2018 Labor Dispute
On October 12, 2018, mediation efforts aimed at resolving a contract dispute between the LAUSD and UTLA broke down, with the school district filing an unfair labor practice against the union, accusing it of bargaining in bad faith so as to have cover for launching an illegal strike. A strike authorization vote had already occurred on August 31, 2018, with the UTLA reporting 98 percent of its membership had voted in favor of empowering a strike if union leadership believed it necessary.
Negotiations had begun 18 months earlier and the union began working without a contract during the summer of 2017. Shortly after assuming office three years prior to the start of contract negotiations, UTLA president Alex Caputo-Pearl stated an affinity for using strikes. One year before the contract expired, the labor boss reiterated his willingness to call a strike to get what he wanted in the upcoming negotiations.
The primary union demands include a significant increase in hiring of teachers and support staff, reduction of class sizes, across the board pay hikes, tighter restrictions on charter school expansion, and an end to reliance on student standardized test scores.
LAUSD superintendent Austin Beutner agrees with the union’s desire for more investment in staffing, but has said it is not feasible due to the district’s significant financial challenges. Beutner also supports the current status of charter schools as an important contributor to the LAUSD educational choices and seeks greater authority to remove underperforming teachers – objectives opposed by the UTLA.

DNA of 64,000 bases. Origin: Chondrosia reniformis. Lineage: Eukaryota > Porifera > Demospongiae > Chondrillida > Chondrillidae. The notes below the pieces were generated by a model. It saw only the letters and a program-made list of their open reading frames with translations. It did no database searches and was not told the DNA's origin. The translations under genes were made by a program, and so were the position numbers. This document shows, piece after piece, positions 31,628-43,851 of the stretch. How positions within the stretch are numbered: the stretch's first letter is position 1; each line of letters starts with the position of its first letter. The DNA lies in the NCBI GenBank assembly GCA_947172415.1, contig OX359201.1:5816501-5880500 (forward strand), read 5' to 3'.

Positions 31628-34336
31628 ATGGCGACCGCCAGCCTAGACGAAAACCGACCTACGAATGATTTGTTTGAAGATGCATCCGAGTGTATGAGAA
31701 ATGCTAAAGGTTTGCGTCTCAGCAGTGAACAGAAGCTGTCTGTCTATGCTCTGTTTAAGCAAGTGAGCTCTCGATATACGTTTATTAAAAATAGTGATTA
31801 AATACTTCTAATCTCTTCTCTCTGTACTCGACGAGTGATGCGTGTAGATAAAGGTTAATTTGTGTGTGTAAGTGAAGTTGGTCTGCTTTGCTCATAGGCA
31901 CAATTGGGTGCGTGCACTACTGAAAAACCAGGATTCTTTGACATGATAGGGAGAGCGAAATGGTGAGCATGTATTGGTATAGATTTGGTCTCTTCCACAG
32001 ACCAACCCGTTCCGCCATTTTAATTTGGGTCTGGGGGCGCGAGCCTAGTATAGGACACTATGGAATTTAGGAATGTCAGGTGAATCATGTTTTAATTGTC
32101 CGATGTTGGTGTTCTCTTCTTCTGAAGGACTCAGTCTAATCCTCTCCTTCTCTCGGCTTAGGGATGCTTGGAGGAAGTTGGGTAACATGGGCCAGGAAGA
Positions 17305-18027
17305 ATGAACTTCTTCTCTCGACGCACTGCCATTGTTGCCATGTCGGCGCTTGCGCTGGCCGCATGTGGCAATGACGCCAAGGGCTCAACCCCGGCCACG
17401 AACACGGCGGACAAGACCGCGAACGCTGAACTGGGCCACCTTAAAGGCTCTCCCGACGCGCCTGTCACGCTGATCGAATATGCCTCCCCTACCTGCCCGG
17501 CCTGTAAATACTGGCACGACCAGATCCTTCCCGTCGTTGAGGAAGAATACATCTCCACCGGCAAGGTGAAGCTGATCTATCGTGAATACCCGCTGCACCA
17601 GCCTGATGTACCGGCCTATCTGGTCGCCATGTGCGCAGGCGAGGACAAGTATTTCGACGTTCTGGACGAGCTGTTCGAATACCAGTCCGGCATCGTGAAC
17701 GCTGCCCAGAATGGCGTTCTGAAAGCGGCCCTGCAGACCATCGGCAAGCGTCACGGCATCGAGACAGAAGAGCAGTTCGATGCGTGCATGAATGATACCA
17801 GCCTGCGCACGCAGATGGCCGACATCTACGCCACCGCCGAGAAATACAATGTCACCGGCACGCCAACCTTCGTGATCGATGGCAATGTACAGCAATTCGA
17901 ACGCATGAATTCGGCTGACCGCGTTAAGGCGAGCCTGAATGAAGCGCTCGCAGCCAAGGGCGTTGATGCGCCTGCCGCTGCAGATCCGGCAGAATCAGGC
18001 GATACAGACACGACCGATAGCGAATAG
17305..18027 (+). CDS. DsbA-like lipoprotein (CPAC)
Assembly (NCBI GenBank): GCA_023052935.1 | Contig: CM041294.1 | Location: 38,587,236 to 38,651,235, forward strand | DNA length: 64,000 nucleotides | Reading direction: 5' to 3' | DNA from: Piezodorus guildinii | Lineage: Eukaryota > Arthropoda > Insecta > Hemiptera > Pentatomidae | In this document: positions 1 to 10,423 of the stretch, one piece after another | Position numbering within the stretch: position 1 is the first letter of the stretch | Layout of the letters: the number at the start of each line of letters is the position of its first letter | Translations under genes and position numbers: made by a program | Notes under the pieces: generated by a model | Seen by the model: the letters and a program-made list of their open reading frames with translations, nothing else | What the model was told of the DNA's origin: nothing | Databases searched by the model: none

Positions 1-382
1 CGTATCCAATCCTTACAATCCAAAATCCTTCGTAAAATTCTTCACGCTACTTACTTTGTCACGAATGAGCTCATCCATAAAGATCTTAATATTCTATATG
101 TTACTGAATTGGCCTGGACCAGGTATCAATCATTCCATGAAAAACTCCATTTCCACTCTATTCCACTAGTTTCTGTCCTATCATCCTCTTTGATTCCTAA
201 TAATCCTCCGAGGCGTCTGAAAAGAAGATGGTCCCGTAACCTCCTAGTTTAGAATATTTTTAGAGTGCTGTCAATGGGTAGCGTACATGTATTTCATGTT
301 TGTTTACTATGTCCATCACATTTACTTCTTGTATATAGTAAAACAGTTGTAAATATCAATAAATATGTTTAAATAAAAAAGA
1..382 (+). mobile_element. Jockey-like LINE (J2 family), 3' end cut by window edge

The LAUSD has offered teachers a 3 percent pay increase, retroactive to summer 2017, and a 3 percent bonus dependent upon the district’s financial solvency. This is not significantly different from the UTLA’s pay demands, but the differences between the parties regarding issues such as charter schools, staff hiring and teacher dismissals are reportedly the larger sticking points.
UTLA asserts that its desire for staffing increases can be met because the district currently has a large budget reserve. Union president Caputo-Pearl has accused Beutner of lying about the financial situation and treating LAUSD as “a business to be downsized rather than a civic institution to protect.”
Independent analysis confirms the LAUSD’s analysis of its financial condition. The libertarian-leaning, Los Angeles-based Reason Foundation has criticized the district for failing to make financial reforms in the past and points out that failure to right-size spending will result in insolvency by 2022, touching off annual deficits of $500 million. Within that context, Reason projects current spending commitments would exhaust the LAUSD’s $1.2 budget surplus within three years, even without adding the additional spending desired by the UTLA.